WIMBLEDON, England – Venus Williams hopped giddily, like a little girl born with a silver plate in her hands.
She had just won $647,500 in a very unladylike fashion. She ripped serves at 118 mph. She rushed the net at high speed. And she mercilessly wore down her teenage opponent.
That all-out style brought her to another Centre Court coronation Sunday as the first woman to win consecutive Wimbledon singles titles since Steffi Graf in 1995-96.
So there she stood after overpowering and towering over 5-foot-6 Justine Henin, a 19-year-old Belgian in her first Wimbledon final.
As a light mist moistened Williams' beaming face, the Duchess of Kent handed her "The Venus Rosewater Dish," so named because its silver face is embossed with an image of Venus, the goddess of love, and other mythological figures.
Williams raised the championship prize and curtsied as the crowd cheered.
She may never let go.
"I think she can win Wimbledon a lot," said Henin, 7 inches shorter and plenty of shots behind Williams. The final score was 6-1, 3-6, 6-0.
Williams' only struggle on serve came in the eighth game of the second set when she won one point and had a double fault as Henin broke for a 5-3 lead. But in the third set, Williams lost just 10 points in six games.
"In my mind, I'm always the best," she said. "If I walk out on the court (and) I think the next person is better, I've already lost."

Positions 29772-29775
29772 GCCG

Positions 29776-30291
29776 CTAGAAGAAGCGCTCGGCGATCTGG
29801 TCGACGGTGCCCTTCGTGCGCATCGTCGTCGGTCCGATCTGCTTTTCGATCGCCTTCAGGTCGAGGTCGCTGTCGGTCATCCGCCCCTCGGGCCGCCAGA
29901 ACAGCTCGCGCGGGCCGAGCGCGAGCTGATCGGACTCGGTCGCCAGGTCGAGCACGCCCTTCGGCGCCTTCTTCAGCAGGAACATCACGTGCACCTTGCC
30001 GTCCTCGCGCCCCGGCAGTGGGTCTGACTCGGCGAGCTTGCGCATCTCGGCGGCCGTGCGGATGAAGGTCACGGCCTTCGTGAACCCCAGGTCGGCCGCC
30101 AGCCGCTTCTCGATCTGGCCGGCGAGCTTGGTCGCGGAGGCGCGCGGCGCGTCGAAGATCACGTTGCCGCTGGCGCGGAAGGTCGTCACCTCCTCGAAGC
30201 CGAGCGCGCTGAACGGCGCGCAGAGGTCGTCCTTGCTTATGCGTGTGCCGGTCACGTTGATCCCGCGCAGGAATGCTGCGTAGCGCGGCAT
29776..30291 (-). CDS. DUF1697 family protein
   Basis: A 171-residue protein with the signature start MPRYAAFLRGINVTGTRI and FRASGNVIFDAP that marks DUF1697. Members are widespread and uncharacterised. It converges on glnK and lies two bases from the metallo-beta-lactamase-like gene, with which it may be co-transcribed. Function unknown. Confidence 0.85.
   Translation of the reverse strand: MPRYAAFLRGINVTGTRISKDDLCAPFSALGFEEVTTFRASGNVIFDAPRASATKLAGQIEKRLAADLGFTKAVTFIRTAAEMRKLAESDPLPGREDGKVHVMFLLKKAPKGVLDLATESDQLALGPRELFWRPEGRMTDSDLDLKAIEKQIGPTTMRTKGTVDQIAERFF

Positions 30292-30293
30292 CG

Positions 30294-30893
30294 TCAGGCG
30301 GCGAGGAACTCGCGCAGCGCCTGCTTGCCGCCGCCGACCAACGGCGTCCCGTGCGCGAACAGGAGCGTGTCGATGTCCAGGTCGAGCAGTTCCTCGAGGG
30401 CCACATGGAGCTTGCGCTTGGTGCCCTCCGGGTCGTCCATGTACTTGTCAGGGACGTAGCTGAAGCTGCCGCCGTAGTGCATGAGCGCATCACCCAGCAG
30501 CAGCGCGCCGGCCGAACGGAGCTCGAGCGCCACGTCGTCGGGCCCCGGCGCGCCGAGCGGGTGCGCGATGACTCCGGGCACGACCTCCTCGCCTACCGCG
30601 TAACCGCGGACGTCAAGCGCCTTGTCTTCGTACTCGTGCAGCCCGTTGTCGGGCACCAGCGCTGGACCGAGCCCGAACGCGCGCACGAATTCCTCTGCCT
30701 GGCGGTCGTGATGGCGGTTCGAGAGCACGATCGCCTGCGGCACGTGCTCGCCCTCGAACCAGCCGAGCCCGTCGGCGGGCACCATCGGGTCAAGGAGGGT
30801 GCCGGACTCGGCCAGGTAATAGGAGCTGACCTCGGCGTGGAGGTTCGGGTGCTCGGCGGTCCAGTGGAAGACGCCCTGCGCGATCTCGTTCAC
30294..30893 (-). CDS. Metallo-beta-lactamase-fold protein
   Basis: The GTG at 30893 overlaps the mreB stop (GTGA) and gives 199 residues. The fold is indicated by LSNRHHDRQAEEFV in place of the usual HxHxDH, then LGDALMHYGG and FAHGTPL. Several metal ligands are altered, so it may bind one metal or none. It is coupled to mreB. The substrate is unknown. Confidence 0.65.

For all the fortune she's amassed, Williams was born poor. Her father Richard was the son of a Louisiana sharecropper. She and sister Serena spent their early years in inner city Los Angeles.
But both were rich in physical gifts. Richard borrowed tennis videos from the library to learn how to coach them, and the family moved to Florida when they were young children.
He's been branded a pushy tennis father with an unorthodox teaching style who basks in the spotlight of his daughters' fame.
"It wasn't like I was self-motivated," Venus said earlier in the tournament. "My dad started me. It was his dream before it was mine."
That's changed dramatically, yet her passion for the game seems less intense than most other top players. She's played just eight tournaments this year -- none between her first-round loss at the French Open on May 28 and Wimbledon -- and isn't crazy about practice.
She has plenty of other interests: reading, fashion, visits to Blockbuster hoping she's not recognized. She talks in a high-pitched, almost giggly manner. At age 21, there's much more to her life than serves and volleys.
"I'm still a kid and I don't want to grow up yet," Williams said, "but I have to in some things, but not everything. So it's a happy medium."
A year ago, she leaped through the air when she beat Lindsay Davenport for the Wimbledon championship. On Sunday, her reaction was restrained.
Her triumph won't boost her from No. 2 to the top ranking in women's tennis. Martina Hingis retains that, even though she lost in the first round at Wimbledon, because she's played more and with greater consistency.
Williams has never been ranked first in the world. But that's high on her list of priorities.
"Grand Slams definitely are No. 1. Then No. 2, for sure, is No. 1," she said, chuckling at the cute play on words. "Oh boy, like a Dr. Seuss book."
More like a fairy tale.